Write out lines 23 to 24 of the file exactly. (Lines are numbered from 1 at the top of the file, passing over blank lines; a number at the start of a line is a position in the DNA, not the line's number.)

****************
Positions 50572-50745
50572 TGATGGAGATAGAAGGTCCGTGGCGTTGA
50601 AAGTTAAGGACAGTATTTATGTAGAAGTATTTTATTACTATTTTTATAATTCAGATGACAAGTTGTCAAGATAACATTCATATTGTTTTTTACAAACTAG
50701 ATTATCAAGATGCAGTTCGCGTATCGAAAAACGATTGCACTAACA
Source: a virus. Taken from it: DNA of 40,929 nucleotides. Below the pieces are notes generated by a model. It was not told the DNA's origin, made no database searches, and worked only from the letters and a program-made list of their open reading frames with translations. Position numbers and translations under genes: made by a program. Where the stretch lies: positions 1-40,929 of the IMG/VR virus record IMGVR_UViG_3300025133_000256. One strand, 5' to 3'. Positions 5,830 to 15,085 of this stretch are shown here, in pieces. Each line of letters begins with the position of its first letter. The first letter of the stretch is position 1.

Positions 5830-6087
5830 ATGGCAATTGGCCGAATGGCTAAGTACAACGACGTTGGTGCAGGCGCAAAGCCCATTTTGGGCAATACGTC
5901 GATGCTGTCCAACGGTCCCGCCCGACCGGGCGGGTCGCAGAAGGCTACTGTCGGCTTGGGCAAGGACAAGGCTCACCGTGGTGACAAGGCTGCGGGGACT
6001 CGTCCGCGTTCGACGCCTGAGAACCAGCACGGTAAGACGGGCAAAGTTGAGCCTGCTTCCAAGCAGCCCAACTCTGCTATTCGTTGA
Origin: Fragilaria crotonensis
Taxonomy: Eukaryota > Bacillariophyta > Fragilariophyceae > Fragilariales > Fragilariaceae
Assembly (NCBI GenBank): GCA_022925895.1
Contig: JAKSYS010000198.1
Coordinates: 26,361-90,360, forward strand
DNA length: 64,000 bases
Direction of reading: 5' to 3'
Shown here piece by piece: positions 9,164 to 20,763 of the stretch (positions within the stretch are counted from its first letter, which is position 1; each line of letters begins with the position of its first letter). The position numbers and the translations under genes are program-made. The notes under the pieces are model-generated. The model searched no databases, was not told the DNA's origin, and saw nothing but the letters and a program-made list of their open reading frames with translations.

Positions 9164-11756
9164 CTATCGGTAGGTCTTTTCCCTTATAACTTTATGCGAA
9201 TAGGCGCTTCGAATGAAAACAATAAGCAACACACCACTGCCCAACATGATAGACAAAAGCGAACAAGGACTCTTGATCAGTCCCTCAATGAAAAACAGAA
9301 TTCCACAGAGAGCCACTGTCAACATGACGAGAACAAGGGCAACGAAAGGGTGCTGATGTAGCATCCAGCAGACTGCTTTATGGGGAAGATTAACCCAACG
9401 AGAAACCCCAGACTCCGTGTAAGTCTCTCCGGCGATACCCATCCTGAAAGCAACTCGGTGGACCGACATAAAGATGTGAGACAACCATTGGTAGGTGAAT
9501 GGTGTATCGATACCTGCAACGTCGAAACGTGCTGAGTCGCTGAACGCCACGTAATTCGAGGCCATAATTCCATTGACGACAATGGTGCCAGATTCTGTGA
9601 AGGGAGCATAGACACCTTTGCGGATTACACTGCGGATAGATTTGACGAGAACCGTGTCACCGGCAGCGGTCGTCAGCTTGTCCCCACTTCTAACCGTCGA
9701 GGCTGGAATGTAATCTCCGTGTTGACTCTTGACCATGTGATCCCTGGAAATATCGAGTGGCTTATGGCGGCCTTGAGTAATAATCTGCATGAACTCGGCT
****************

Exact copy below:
9501 GGTGTATCGATACCTGCAACGTCGAAACGTGCTGAGTCGCTGAACGCCACGTAATTCGAGGCCATAATTCCATTGACGACAATGGTGCCAGATTCTGTGA
9601 AGGGAGCATAGACACCTTTGCGGATTACACTGCGGATAGATTTGACGAGAACCGTGTCACCGGCAGCGGTCGTCAGCTTGTCCCCACTTCTAACCGTCGA